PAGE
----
Preakness Stakes Handicapping Strategy: Good Trips vs. Bad Trips
Trip Handicapping for the Preakness Stakes
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In you take a look into past performance information when trying to handicap a race, a quick glance will tell you where the horse finished a previous race and how many lengths they were behind the leader. Besides just the raw numbers, however, it’s a good idea to go a bit deeper into how the horse ended up where it did. Often this means watching video of previous races.
Taking a look back at the 2017 Kentucky Derby gives a good example of a “good trip” versus a “bad trip”, as it concerned two of the top contenders in the race.
Irish War Cry’s Kentucky Derby Trip
As the 9-2 co-favorite for the Derby, a lot was expected from Irish War Cry. He came into the race off a win in the (G2) Wood Memorial, where he stalked close to a fairly quick pace down the backstretch, worked up to even terms with the leader on the turn, and kicked away to win by more than three lengths.
It was expected that he was a strong contender for the win if he could get much the same set up in the Derby. He got his desired setup as it turned out but could do no better than 10th place. In looking at the race from a trip point of view, he had no excuse for finishing so poorly.
Breaking from the #17 post, Irish War Cry immediately veered left, causing all sorts of havoc for the horses just inside him (more on that later). Like the guy who hits the brakes in traffic and then drives away oblivious to the pile up he caused behind him, the break had no effect on his race.
He quickly moved up to the top flight of horses going into the turn, and emerged onto the backstretch in fourth place. He then moved up to third by the one-mile point, less than a length off the eventual winner, Always Dreaming. He was getting the exact trip he wanted, and as they came off the turn, loomed up on the right shoulder of Always Dreaming, ready to explode down the stretch.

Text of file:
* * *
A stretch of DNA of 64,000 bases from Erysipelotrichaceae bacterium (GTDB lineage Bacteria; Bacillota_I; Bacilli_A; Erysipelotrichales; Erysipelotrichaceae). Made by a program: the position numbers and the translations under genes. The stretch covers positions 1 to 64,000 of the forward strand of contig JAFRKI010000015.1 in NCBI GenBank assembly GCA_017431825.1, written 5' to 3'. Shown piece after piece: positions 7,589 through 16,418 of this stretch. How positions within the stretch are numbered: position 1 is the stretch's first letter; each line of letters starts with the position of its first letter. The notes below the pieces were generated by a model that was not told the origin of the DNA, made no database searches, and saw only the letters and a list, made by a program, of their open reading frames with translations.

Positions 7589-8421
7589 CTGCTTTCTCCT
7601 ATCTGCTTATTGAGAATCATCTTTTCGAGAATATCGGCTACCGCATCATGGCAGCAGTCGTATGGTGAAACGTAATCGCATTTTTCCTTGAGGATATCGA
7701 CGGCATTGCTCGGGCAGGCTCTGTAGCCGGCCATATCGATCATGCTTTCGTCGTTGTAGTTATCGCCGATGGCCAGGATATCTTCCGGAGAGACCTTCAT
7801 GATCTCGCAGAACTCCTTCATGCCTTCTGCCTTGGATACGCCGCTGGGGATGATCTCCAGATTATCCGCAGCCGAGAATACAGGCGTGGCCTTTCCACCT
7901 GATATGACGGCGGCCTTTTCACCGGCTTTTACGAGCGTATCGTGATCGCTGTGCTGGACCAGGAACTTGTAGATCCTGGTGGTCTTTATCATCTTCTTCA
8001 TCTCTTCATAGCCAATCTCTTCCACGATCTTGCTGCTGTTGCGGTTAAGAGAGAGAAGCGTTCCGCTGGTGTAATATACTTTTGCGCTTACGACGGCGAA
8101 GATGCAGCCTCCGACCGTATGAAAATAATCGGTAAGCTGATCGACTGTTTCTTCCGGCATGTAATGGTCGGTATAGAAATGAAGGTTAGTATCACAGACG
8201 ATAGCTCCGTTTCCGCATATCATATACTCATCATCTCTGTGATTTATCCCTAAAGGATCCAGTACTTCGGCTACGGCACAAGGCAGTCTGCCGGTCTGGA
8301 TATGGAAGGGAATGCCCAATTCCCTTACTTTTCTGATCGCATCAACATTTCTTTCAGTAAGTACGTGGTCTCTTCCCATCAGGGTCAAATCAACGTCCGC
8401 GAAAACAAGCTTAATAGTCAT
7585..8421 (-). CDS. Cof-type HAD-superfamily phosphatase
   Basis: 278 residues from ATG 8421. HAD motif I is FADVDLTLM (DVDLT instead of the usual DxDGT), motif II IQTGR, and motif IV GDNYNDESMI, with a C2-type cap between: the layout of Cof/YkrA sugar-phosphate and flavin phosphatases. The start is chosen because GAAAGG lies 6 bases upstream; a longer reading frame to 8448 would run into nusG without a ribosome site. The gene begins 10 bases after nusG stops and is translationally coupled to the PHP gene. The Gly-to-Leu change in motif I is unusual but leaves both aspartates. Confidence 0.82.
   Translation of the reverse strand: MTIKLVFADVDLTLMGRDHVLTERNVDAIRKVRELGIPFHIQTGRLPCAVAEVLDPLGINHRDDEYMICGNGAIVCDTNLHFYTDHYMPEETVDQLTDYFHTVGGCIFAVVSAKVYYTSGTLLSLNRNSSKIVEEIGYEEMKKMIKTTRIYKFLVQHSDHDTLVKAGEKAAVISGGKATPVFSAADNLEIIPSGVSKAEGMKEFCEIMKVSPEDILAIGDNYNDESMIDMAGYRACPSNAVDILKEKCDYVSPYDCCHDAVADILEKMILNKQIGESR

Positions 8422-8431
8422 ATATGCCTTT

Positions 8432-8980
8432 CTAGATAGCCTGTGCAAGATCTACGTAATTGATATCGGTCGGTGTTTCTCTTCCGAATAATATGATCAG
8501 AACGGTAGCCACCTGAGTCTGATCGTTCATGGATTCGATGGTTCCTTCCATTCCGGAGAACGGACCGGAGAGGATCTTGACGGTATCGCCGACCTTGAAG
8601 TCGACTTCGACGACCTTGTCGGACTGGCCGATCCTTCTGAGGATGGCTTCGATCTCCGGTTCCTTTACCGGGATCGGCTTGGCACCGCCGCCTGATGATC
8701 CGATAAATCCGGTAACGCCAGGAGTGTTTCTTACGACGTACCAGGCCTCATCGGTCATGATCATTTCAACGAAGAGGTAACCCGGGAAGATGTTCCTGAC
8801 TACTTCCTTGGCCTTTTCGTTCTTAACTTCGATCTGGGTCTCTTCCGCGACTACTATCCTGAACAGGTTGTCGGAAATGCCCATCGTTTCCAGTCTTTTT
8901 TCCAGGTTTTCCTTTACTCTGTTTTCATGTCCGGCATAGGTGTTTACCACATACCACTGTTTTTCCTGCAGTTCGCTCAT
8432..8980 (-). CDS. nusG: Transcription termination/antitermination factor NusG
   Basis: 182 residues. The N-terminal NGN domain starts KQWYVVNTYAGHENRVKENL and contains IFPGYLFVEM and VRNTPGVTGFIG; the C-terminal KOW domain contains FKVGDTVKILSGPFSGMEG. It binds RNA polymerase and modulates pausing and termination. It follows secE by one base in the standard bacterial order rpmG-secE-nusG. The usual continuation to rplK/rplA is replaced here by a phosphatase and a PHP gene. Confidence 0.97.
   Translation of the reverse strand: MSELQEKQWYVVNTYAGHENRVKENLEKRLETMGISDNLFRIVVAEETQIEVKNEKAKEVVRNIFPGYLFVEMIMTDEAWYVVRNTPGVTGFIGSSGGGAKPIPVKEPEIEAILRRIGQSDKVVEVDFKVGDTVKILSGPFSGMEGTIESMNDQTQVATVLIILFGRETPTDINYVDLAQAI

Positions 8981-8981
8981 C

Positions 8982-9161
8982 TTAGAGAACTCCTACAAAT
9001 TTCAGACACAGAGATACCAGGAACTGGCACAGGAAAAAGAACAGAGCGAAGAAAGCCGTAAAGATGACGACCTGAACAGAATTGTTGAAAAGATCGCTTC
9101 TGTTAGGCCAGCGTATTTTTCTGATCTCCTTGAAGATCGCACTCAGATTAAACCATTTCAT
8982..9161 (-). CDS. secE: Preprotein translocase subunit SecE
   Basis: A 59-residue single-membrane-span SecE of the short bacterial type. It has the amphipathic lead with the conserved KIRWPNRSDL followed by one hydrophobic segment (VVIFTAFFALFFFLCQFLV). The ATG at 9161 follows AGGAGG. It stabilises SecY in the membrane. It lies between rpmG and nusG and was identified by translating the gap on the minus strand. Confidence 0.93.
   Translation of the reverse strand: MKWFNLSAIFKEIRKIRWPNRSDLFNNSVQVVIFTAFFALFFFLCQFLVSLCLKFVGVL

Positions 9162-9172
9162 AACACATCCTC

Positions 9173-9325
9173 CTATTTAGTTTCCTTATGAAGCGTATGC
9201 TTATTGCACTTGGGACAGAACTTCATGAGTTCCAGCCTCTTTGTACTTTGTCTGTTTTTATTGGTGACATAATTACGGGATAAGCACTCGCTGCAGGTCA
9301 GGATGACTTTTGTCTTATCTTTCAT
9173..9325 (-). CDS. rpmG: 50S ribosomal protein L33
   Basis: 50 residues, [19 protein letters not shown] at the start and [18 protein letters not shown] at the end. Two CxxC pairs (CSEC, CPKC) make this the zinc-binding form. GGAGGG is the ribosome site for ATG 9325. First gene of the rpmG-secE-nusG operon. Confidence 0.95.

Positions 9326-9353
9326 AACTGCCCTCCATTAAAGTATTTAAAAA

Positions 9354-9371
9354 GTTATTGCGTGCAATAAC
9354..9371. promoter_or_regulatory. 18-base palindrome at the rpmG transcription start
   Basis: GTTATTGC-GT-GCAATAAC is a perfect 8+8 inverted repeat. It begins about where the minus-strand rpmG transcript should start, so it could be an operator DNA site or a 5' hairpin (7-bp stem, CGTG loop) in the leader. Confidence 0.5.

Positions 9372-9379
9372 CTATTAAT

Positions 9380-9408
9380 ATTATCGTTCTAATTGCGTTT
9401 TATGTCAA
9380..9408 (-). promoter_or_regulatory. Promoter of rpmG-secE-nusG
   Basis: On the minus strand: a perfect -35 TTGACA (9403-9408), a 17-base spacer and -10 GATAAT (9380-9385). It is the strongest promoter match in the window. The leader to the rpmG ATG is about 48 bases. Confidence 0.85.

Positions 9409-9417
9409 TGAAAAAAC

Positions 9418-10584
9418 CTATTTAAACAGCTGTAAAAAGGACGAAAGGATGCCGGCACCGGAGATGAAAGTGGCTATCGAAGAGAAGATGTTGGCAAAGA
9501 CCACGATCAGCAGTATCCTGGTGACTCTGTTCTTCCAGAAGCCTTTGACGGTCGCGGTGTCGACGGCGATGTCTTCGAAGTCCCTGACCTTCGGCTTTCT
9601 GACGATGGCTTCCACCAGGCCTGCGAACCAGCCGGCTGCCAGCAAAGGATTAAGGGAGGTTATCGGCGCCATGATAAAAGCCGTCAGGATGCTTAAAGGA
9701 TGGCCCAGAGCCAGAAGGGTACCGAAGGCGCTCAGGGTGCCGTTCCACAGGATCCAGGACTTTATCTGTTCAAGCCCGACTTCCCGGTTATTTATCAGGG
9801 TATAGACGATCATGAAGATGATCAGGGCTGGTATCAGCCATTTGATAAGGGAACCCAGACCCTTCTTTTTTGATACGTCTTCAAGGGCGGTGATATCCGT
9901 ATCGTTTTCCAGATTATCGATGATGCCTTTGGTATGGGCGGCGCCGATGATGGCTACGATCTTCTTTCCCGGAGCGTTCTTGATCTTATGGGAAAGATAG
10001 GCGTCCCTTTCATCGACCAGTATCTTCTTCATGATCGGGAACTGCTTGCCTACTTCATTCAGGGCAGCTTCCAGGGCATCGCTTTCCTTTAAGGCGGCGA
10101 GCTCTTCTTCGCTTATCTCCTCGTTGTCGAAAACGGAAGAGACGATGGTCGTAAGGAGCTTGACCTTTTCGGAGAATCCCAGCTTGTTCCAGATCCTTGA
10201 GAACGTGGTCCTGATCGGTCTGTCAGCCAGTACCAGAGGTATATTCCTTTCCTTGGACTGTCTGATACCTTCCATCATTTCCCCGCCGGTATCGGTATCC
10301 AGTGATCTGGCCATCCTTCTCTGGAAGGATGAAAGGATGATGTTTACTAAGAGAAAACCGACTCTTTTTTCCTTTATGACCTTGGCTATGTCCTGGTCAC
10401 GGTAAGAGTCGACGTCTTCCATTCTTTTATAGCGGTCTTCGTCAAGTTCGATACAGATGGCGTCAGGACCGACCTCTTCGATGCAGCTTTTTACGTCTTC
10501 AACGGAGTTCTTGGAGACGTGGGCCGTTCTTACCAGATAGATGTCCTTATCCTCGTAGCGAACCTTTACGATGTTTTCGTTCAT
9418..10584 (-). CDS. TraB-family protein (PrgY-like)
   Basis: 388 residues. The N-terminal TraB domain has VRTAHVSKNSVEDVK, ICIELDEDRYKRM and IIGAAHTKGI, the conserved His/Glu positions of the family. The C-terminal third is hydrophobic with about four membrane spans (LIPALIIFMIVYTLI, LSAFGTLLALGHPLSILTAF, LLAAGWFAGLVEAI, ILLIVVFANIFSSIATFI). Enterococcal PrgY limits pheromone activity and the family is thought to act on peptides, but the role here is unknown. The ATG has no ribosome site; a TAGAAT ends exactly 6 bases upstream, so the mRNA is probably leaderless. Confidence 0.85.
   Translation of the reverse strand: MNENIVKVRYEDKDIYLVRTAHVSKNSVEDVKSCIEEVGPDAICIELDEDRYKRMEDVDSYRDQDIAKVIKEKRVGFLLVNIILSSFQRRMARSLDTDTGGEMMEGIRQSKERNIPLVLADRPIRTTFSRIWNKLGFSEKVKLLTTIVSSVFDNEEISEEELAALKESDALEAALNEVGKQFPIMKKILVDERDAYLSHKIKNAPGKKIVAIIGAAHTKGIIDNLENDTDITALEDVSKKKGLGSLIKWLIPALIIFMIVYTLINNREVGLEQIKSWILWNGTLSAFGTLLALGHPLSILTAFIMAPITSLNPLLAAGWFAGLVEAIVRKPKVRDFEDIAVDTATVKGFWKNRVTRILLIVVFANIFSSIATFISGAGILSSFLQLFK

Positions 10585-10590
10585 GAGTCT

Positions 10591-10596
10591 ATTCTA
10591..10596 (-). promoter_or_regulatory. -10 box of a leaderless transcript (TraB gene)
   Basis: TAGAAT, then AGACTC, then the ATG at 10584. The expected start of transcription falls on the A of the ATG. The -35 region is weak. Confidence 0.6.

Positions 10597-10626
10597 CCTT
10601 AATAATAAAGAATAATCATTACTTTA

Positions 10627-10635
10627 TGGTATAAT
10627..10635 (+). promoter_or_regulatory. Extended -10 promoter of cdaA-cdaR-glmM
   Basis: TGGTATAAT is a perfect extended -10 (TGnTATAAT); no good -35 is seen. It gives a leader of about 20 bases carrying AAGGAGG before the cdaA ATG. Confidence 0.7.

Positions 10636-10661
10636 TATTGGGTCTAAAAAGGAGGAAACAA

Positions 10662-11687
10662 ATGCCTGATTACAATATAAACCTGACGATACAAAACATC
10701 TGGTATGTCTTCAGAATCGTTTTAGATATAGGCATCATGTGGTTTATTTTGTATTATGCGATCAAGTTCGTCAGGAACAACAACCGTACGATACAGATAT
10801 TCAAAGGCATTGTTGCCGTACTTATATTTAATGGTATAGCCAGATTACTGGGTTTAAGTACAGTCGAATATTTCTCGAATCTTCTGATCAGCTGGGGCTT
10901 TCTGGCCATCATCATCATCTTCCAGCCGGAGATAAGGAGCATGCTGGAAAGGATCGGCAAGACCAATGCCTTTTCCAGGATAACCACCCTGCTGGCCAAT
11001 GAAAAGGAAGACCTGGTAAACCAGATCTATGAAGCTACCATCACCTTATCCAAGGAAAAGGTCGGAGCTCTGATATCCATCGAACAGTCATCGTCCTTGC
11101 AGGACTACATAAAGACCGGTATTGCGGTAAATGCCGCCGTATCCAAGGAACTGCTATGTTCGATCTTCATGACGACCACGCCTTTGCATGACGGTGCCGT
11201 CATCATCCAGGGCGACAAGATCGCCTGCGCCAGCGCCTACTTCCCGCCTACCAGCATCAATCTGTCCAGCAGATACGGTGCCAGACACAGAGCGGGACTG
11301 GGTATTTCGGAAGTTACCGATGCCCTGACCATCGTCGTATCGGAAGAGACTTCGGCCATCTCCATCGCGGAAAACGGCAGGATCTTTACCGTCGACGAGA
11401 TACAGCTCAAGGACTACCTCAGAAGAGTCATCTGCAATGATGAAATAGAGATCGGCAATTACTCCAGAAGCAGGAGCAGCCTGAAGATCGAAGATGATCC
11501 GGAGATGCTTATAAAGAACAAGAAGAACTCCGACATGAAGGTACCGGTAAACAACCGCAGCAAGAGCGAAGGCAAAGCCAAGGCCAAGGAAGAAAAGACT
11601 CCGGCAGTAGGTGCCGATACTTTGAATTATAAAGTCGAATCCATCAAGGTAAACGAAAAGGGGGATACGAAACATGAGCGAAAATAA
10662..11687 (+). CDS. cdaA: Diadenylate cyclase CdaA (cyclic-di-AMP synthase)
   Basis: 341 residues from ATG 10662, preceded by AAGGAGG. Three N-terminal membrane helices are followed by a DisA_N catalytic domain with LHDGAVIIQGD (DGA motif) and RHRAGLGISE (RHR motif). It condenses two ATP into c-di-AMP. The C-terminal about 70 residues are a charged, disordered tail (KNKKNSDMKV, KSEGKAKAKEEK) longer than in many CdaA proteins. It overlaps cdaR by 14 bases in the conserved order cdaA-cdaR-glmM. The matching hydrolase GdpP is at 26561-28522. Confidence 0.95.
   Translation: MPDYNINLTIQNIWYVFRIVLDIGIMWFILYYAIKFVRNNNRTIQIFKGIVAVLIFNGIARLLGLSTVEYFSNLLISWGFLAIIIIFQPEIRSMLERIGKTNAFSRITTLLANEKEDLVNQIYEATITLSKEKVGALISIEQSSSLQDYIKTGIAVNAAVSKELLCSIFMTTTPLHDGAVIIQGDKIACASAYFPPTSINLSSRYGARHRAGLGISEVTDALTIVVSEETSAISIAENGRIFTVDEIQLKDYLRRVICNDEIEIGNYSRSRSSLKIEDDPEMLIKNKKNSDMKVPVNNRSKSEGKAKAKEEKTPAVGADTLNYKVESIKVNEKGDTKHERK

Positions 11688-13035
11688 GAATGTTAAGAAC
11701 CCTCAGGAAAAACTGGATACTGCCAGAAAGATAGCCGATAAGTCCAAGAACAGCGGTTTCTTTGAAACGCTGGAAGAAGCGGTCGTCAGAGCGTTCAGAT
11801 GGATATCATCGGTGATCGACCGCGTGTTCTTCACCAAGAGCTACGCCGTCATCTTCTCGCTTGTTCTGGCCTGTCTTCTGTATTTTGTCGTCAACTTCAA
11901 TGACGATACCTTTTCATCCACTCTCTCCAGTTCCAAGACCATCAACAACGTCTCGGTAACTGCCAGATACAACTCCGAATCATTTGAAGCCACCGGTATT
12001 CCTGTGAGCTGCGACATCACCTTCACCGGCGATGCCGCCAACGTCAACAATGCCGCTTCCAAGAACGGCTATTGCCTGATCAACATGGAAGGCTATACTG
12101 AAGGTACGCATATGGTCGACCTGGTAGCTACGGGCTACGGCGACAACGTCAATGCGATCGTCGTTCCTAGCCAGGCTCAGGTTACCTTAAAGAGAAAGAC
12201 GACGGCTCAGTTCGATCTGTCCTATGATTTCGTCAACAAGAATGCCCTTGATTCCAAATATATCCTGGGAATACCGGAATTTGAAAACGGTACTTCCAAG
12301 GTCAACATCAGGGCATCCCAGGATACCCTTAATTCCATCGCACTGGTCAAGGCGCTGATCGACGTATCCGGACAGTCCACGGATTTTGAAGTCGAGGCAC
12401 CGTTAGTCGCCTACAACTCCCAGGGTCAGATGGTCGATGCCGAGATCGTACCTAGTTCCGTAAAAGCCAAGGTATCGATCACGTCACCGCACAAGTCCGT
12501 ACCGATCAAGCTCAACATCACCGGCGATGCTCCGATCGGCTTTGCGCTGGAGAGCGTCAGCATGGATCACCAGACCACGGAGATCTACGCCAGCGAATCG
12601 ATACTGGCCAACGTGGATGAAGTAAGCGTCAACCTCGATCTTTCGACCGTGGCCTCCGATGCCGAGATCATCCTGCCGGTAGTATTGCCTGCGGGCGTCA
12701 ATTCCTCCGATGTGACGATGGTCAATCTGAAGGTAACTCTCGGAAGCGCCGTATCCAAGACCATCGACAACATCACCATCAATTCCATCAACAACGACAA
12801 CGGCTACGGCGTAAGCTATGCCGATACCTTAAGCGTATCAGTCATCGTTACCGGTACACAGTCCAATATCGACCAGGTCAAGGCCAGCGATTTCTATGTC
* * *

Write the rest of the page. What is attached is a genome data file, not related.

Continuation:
Except he didn’t explode in the stretch, and instead, as they straightened for home, simply fell off the pace. With the perfect trip set up, he just didn’t have it in him to take over. Overall, it has to be considered a very disappointing result, and raises a red flag going forward in other races.
Classic Empire’s Derby Trip
Next we look at Classic Empire, coming from the #14 post, the pre-race favorite for the Derby. When Irish War Cry veered left out of the gate, he first made contact with McCraken, who then slammed left into Classic Empire, almost knocking him down.
He was able to recover, but was already far back in the pack by the time he got running, trailing far behind in 13th place. While he has shown some ability to come from further back, he runs best when he can sit a few lengths off the leader early. Instead, he was faced with passing eight or nine horses just to get into contention.
He was able to move forward, one of the few in the race to do so, going from 12th at the 3/4 marker, to 8th after a mile, to 6th as they turned for home. But to get into a position of having a clear shot at running down the leaders, he had to go five-paths wide around the wall of horses in front of him on the turn, on a sloppy Churchill track where it was best to be as close to the rail as possible.
Then, once he started his run on the lead, McCraken, slowing next to him, veered out to the right, and again Classic Empire was bumped. If he had a last shot at getting to Always Dreaming as they raced through the last 1/8 of a mile, that’s when it was lost, and he did well to keep on and get up for fourth.
It was a pretty good effort for a horse that had a bad trip. Despite finishing almost nine lengths behind him in the Derby, it’s not far-fetched to think he could give Always Dreaming a run for his money in a race run on more even terms.
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